Let's talk Schiller Hounds

Often referred to as “the hunting dog of the frozen land,” the Schiller Hound is an incredibly well-rounded and vibrant sporting breed. They are coveted not only for their ability to thrive in frigid temperatures, but also for their ease in harmonising effortlessly at home amongst their human family members. Schiller Hounds are working canines at their core and as a result, live their fullest life by spending ample amounts of time outdoors (they do not accommodate well to urban life). However, once their daily exercise needs have been met, these extremely loyal, even-tempered, and obedient dogs enjoy nothing more than bundling up next to you while you go about your day at home.

Official name: Schiller Hound

Other names: Schillerstövare

Origins: Sweden

Black and white portrait of a Schiller Hound
 Drooling tendencies   Warm weather?  
 Shedding level  Medium Suited to apartment living?   
 *Energy Level moderate *Friendly pet?
 Compatibility with other pets  Medium *Can stay alone?  Very low

* We advise against leaving pets alone for long stretches. Companionship can prevent emotional distress and destructive behavior. Speak to your veterinarian for recommendations.

Every pet is different, even within a breed; this snapshot of this breed specifics should be taken as an indication.

For a happy healthy and well-behaved pet, we recommend educating and socializing your pet as well as covering their basic welfare needs (and their social and behavioral needs).

Pets should never be left unsupervised with a child.

Contact your breeder or veterinarian for further advice.

Inline Image 15
Illustration of a Schiller Hound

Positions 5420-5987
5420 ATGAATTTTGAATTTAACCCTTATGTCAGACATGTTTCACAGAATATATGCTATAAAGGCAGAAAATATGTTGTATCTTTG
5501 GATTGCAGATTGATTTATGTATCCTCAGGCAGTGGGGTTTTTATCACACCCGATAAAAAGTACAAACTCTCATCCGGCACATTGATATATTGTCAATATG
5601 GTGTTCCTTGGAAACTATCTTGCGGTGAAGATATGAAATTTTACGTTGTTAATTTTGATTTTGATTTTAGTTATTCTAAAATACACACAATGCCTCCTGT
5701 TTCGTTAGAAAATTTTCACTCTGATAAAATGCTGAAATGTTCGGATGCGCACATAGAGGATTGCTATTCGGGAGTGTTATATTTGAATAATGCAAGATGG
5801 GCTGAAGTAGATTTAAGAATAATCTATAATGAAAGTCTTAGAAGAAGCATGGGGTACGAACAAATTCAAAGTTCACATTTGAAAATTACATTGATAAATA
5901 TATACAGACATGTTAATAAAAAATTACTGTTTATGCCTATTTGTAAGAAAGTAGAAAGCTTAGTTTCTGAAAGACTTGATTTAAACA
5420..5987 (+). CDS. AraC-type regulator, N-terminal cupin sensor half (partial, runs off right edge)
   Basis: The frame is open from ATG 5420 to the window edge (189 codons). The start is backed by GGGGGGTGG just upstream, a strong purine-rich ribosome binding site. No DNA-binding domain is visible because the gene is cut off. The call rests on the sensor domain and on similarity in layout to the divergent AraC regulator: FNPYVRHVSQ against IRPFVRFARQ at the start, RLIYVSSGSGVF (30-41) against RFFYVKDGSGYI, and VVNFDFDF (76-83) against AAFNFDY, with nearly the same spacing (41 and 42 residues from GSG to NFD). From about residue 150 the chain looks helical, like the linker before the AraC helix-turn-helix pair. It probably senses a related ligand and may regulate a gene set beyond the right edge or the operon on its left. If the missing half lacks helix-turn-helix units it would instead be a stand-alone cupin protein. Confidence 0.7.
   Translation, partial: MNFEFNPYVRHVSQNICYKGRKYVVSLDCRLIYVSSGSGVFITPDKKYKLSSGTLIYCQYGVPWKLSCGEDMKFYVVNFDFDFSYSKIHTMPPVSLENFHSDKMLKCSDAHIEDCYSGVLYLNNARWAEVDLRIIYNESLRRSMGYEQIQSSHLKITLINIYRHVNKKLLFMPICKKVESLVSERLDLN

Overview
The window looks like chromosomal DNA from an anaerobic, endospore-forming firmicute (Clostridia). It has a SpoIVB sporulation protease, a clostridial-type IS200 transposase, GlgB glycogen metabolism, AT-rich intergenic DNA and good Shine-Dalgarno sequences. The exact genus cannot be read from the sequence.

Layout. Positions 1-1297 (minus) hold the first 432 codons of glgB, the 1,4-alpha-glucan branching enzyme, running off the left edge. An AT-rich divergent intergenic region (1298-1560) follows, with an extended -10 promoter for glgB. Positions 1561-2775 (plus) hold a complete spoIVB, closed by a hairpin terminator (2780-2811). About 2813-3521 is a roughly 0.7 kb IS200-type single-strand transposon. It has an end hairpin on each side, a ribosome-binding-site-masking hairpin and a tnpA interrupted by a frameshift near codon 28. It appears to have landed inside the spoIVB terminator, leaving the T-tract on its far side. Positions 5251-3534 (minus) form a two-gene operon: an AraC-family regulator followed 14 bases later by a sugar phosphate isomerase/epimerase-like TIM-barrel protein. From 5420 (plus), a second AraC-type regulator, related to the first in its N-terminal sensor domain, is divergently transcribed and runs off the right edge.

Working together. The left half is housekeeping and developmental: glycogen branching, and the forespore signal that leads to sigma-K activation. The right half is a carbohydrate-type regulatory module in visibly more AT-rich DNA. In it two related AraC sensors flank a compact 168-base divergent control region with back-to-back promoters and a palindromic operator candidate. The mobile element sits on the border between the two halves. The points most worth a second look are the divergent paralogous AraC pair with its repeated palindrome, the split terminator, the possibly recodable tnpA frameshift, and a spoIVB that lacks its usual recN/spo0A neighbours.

53 - 61 cm translations.feature.breeds.height
18 - 25 kg translations.feature.breeds.weight
48 - 58 cm translations.feature.breeds.height
18 - 25 kg translations.feature.breeds.weight


 Baby age  Birth to 2 months
 Puppy age  2 to 12 months
 Adult age  12 months to 7 years
 Mature age  7 to 10 years
 Senior age  From 10 years

Schiller Hound sat on mossy ground, eyes squinted


Get to know the Schiller Hound

All you need to know about the breed

Descendants of numerous Swedish, German and Swiss hounds, the Schiller Hound breed’s bloodline helps explain their calm, gentle, and obedient disposition, as well as their highly adept sporting skills. However, as efficient as they are in scenting abilities, they are equally as affectionate and docile in the home. The best way to ensure that indoor time is relaxing for all is to be sure you've burned off their masses of energy beforehand.

Indeed, the Schiller Hound makes for an exceptional family pet, given their vivacious spirit and extremely loyal attitude towards their human pack, including adults and children alike (once trained). Their extremely open and accepting nature also extends to other dogs. Just know that their prey drive makes it difficult to introduce them to any smaller household pets, even cats.

Their ability to quickly bond with their human family members is one of their best qualities, but this can sometimes translate into them needing quite a lot of attention. The breed has been known to be prone to mild canine 'separation anxiety' issues - they don't enjoy being alone. Some of this can be resolved with early training - though no dog should be left alone for long stretches of time.

Schiller Hound stood to the side on mossy ground


2 facts about Schiller Hounds

1. Quick on their feet

Energetic, tenacious, and efficient are just a few words to describe the incredible athleticism of the Schiller Hound. In fact, they are considered to be the fastest out of all of the Scandinavian hounds, widely celebrated for unparalleled speed and endurance.

2. Independent streak